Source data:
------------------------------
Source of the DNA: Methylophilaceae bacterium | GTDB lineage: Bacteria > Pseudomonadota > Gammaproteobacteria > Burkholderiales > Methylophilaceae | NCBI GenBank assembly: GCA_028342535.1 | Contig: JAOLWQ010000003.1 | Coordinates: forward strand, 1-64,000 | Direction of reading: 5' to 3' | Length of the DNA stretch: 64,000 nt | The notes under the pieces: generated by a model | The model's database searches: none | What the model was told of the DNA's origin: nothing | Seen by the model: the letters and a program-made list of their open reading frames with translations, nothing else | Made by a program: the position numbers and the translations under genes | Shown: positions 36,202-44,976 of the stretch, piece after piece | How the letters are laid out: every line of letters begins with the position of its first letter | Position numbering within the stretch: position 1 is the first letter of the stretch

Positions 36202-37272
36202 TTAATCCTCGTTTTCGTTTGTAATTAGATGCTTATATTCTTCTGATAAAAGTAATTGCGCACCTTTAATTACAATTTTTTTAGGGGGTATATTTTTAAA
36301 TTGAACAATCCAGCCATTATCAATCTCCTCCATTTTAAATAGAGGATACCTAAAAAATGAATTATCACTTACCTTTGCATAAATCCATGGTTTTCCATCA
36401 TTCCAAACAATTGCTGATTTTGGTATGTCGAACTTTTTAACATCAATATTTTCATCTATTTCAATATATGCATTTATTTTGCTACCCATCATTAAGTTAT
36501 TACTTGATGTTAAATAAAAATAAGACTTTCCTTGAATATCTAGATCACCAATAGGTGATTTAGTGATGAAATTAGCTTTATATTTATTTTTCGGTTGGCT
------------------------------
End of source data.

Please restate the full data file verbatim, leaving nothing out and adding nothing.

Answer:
Source of the DNA: Methylophilaceae bacterium | GTDB lineage: Bacteria > Pseudomonadota > Gammaproteobacteria > Burkholderiales > Methylophilaceae | NCBI GenBank assembly: GCA_028342535.1 | Contig: JAOLWQ010000003.1 | Coordinates: forward strand, 1-64,000 | Direction of reading: 5' to 3' | Length of the DNA stretch: 64,000 nt | The notes under the pieces: generated by a model | The model's database searches: none | What the model was told of the DNA's origin: nothing | Seen by the model: the letters and a program-made list of their open reading frames with translations, nothing else | Made by a program: the position numbers and the translations under genes | Shown: positions 36,202-44,976 of the stretch, piece after piece | How the letters are laid out: every line of letters begins with the position of its first letter | Position numbering within the stretch: position 1 is the first letter of the stretch

Positions 36202-37272
36202 TTAATCCTCGTTTTCGTTTGTAATTAGATGCTTATATTCTTCTGATAAAAGTAATTGCGCACCTTTAATTACAATTTTTTTAGGGGGTATATTTTTAAA
36301 TTGAACAATCCAGCCATTATCAATCTCCTCCATTTTAAATAGAGGATACCTAAAAAATGAATTATCACTTACCTTTGCATAAATCCATGGTTTTCCATCA
36401 TTCCAAACAATTGCTGATTTTGGTATGTCGAACTTTTTAACATCAATATTTTCATCTATTTCAATATATGCATTTATTTTGCTACCCATCATTAAGTTAT
36501 TACTTGATGTTAAATAAAAATAAGACTTTCCTTGAATATCTAGATCACCAATAGGTGATTTAGTGATGAAATTAGCTTTATATTTATTTTTCGGTTGGCT